Peace Council Pages
Educate, Agitate, Organize
SPC IN ACTION
compiled by Andy Mager
|Syracuse Peace Council
924 Burnet Ave., Syracuse, NY 13203
OFFICE HOURS: Mon.-Fri. 10 am - 5 pm
STAFF and INTERN Email Addresses:
Andy Mager firstname.lastname@example.org
Carol Baum email@example.com
Jessica Maxwell firstname.lastname@example.org
Aly Wane email@example.com
END THE IRAQ WAR ORGANIZING MEETING
Tuesday, October 9, 7 pm
Open to all who want to participate in
Are We Done Yet?
A huge majority in the US now opposes the war. Syracuse is about to host the largest anti-war mobilization in Upstate NY since Viet Nam. It involves major labor participation and more student involvment than the peace movement has seen in recent years (most of you will be reading this after the event). Congressman Walsh has declared that it's time to begin a US withdrawal. Does that mean the peace movement can rest?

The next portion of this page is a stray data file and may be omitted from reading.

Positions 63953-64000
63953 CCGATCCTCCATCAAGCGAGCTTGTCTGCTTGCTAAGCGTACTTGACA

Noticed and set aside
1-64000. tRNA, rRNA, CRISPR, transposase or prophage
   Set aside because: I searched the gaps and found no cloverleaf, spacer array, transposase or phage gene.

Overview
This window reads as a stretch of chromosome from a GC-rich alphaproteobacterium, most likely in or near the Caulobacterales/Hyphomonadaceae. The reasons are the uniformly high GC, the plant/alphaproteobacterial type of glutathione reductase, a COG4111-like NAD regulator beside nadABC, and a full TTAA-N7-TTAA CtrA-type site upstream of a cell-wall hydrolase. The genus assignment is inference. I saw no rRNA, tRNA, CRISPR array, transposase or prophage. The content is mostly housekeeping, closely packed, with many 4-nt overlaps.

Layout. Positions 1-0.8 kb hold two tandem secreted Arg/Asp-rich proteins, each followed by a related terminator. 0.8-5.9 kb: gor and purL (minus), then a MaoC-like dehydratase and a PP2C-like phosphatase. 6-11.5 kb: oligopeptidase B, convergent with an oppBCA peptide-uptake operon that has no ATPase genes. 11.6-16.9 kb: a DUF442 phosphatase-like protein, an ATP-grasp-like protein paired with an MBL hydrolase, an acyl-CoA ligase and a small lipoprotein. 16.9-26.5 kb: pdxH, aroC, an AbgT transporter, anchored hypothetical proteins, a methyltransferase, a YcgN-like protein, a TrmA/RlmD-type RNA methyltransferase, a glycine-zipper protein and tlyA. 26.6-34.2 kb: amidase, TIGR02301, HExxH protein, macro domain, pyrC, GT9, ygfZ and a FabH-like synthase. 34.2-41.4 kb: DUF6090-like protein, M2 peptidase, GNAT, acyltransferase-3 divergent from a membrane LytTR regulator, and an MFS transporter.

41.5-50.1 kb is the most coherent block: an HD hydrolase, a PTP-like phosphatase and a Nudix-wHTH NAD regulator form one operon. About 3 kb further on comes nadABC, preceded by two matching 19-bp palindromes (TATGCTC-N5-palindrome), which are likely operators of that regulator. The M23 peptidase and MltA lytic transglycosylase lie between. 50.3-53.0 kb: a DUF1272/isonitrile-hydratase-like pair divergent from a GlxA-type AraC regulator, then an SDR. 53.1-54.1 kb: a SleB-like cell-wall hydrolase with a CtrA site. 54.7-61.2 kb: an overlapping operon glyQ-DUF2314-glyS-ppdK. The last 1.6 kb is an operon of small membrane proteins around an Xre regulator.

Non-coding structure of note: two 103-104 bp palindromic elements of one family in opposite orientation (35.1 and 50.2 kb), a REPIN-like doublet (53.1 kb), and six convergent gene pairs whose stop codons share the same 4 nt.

Absolutely not! While the accomplishments gained through our consistent organizing work are significant, there is still so much to be done.
Now is the time to build on our success. Most of the legislation in Congress calls for only moderate troop reductions, with a continued US military presence for years. We need to press for a complete withdrawal on a rapid time frame, including turning over military bases to Iraqi control and withdrawal of private US contractors.
|Jun Yasuda, a Buddhist nun with deep connections to the